I went to about half a dozen comic and science fiction conventions while growing up in the ’80s. My interests leaned more toward Doctor Who and The X-Men than the NFL or MTV. To put it bluntly, I was a nerd.
But somewhere between my last visit to I-CON on the campus of SUNY Stonybrook and the moment I stepped into the George R. Brown for Comicpalooza, fandom went mainstream.
Convention-goers, and brothers, dressed as Captain America and Thor.
“When I was a kid, collecting comics, you know, it wasn’t something you told anybody about.”
That’s Richard Evans, owner of Houston-based Bedrock City Comics. He says the business was still pretty marginal when he opened his first shop in 1990.
“But with the continuing success over success of the movies and things like The Big Bang Theory on TV, it’s kind of a hip, cool thing, now, and its garnered us a ton of acceptance.”
Having a presence at Comicpalooza is a good way to get the word out about your business if you sell comics. Or steampunk costume parts. Or run a start up wrestling league. Or …
“My name is Alan Presley, and I’m with MechCorps Entertainment. We have eight BattleTech cockpit simulator pods that we’re at the convention here, where you can drive a three-story tall, 75-ton walking battlemech, connected together with seven of your friends, battling friends and foes, and having fun blowing stuff up.”
And yes, they’re available for corporate retreats.
Whatever else has changed about conventions, they’re still events where you can drop some serious cash in a very short amount of time. That hasn’t gone unnoticed in the corporate world. Jason Hainbach is representing this year’s big new sponsor: Best Buy. He’s also Comicpalooza’s director of video gaming and technology.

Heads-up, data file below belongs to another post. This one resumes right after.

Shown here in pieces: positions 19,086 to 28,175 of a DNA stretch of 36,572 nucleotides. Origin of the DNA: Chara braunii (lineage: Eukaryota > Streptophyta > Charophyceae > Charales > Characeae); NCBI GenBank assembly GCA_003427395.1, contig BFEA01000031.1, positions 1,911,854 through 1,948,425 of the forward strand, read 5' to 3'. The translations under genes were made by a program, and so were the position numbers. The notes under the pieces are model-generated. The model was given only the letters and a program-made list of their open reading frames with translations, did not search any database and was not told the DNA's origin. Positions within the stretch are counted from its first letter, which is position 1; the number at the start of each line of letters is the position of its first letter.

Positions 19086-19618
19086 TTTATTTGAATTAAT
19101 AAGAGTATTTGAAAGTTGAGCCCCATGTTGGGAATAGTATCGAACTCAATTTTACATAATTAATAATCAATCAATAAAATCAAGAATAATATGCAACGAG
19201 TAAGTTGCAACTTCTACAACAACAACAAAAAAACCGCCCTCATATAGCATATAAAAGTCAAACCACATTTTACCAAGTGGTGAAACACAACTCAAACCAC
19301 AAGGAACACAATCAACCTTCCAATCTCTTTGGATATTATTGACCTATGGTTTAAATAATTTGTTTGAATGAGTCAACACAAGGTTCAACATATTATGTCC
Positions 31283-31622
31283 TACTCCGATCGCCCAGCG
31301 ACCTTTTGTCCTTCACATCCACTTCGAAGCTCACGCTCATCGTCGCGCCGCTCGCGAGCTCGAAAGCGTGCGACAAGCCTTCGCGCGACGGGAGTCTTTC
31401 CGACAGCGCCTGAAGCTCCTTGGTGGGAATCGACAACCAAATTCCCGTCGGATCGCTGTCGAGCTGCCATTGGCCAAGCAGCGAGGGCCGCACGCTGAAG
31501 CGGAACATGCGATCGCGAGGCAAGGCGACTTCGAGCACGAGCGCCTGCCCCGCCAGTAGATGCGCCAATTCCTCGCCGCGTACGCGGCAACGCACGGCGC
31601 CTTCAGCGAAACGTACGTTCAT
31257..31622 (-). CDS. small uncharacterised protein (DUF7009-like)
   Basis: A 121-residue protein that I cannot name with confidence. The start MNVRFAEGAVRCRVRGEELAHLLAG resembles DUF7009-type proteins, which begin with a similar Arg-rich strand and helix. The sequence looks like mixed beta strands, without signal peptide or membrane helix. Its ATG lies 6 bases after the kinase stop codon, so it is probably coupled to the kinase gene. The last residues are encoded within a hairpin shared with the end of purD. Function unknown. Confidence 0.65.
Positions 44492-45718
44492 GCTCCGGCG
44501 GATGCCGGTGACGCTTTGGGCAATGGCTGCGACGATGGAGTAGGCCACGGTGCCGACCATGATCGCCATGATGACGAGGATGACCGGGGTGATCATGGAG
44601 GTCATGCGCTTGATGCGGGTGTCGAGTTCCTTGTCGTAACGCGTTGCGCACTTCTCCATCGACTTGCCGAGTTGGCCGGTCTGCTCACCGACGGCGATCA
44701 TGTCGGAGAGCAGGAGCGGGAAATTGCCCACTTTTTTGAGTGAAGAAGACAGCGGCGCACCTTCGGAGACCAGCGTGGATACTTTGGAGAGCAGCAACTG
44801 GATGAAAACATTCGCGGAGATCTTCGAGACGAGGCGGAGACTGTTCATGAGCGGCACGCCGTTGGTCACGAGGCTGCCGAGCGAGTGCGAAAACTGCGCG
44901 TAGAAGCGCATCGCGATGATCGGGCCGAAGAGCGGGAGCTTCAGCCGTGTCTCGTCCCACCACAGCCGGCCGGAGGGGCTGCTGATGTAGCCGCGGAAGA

“We came out here. We set up a booth with some TVs, some Connects. We also brought a lot of coupon stuff that we’re just giving out. We sent an e-mail blast to all of the Best Buy employees too, offering discount codes.”
Members of the Houston Ghostbusters and the Ghostbusters Mobile
People don’t just come to comic conventions to spend money. They also come to see their favorite artists, writers — and stars.
“I’m Christopher Judge and I played Teal’c on Stargate SG-1. I’m in The Dark Knight [Rises], which premieres in July, and I have no idea what I’m doing in it, so … [laughs]. I mean I was hired for one part, and then I ended up shooting two extra weeks, so I’m as curious as everyone to see how I fit into the movie.”
Meeting the stars is free, once you’ve bought your ticket. Getting an autograph will run you $20 to $50, depending on who’s signing. Photographs are extra.